The East African Legislative Assembly (Eala) has passed a resolution to make Kiswahili an official language of the East African Community (EAC) alongside English.
The lawmakers, at a special session in Arusha, underscored the need to elevate Kiswahili to an official language in the region.
“It is our conviction that the heads of state of EAC will endorse this motion to enable amendment of the EAC Treaty which has only English as the official language,” said Ms Shy-Rose Bhanji, a Tanzanian MP and one of the three legislators who tabled the proposal.
The others are Tanzania's Mr Abdullah Mwinyi and his Kenyan counterpart Mr Abubakar Zein.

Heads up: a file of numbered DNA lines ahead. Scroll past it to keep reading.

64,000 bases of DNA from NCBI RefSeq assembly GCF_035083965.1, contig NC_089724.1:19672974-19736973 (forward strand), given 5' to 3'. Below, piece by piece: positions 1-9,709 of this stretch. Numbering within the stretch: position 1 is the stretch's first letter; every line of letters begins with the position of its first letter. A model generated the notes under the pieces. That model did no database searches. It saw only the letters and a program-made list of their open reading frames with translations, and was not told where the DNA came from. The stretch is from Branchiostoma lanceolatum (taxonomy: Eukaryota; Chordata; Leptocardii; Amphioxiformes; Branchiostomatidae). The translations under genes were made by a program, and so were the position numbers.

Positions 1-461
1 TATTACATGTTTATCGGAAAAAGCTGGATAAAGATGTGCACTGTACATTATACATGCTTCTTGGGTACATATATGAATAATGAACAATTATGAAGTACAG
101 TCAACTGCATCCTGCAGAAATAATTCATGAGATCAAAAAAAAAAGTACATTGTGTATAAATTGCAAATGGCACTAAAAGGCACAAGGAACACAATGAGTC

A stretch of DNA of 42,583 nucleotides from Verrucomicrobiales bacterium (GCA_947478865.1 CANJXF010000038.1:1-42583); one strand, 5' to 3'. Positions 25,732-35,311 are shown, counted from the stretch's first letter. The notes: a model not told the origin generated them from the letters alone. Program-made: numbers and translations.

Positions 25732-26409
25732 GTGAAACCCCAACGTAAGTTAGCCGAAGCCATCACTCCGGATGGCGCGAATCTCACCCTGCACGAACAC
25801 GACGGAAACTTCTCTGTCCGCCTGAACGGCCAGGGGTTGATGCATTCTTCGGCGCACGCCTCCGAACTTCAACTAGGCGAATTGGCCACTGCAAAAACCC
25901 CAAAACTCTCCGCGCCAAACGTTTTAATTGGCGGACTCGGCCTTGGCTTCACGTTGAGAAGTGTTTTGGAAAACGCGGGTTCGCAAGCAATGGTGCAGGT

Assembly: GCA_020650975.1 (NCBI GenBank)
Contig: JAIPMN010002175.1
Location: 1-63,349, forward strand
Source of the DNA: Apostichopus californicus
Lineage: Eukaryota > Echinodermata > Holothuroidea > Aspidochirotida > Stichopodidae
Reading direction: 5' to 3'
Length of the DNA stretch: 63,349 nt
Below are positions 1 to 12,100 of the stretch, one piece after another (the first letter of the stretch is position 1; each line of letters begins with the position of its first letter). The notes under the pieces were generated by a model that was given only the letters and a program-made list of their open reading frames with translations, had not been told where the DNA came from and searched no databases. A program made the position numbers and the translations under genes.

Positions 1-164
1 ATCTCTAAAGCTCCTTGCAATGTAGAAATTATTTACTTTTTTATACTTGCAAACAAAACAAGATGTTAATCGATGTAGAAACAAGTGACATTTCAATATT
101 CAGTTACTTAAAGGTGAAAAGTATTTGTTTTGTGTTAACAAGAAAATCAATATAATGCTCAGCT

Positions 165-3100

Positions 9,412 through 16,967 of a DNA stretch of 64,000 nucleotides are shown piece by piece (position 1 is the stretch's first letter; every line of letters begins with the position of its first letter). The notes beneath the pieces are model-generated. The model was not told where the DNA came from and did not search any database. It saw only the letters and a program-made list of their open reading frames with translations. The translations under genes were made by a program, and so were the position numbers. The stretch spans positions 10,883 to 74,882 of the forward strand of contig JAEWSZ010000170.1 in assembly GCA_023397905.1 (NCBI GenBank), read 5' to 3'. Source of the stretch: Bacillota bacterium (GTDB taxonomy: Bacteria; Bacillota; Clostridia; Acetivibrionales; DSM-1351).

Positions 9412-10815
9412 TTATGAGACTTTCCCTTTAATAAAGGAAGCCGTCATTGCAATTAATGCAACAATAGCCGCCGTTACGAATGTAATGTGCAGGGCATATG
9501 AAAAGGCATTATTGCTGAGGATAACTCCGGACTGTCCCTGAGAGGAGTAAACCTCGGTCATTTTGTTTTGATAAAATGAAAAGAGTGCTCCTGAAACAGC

It is understood that there is intense lobbying to have the issue brought up before the extraordinary summit of the EAC heads of state slated for Dar es Salaam early next month.
After a heated debate on the matter, members of the regional parliament, agreed for the amendment of the EAC treaty in order to accord Kiswahili the status of official language.
Ms Bhanji said the language played a big role in uniting East Africans since its pre-independence days, adding that even colonial administrators and missionaries did not lose sight of that fact.
The language is used for social interaction and trade in many urban centres in the member states. In Tanzania and Kenya, Kiswahili is a national language, while it is spoken by nearly 50 and 70 per cent of the general public in Rwanda and Burundi respectively.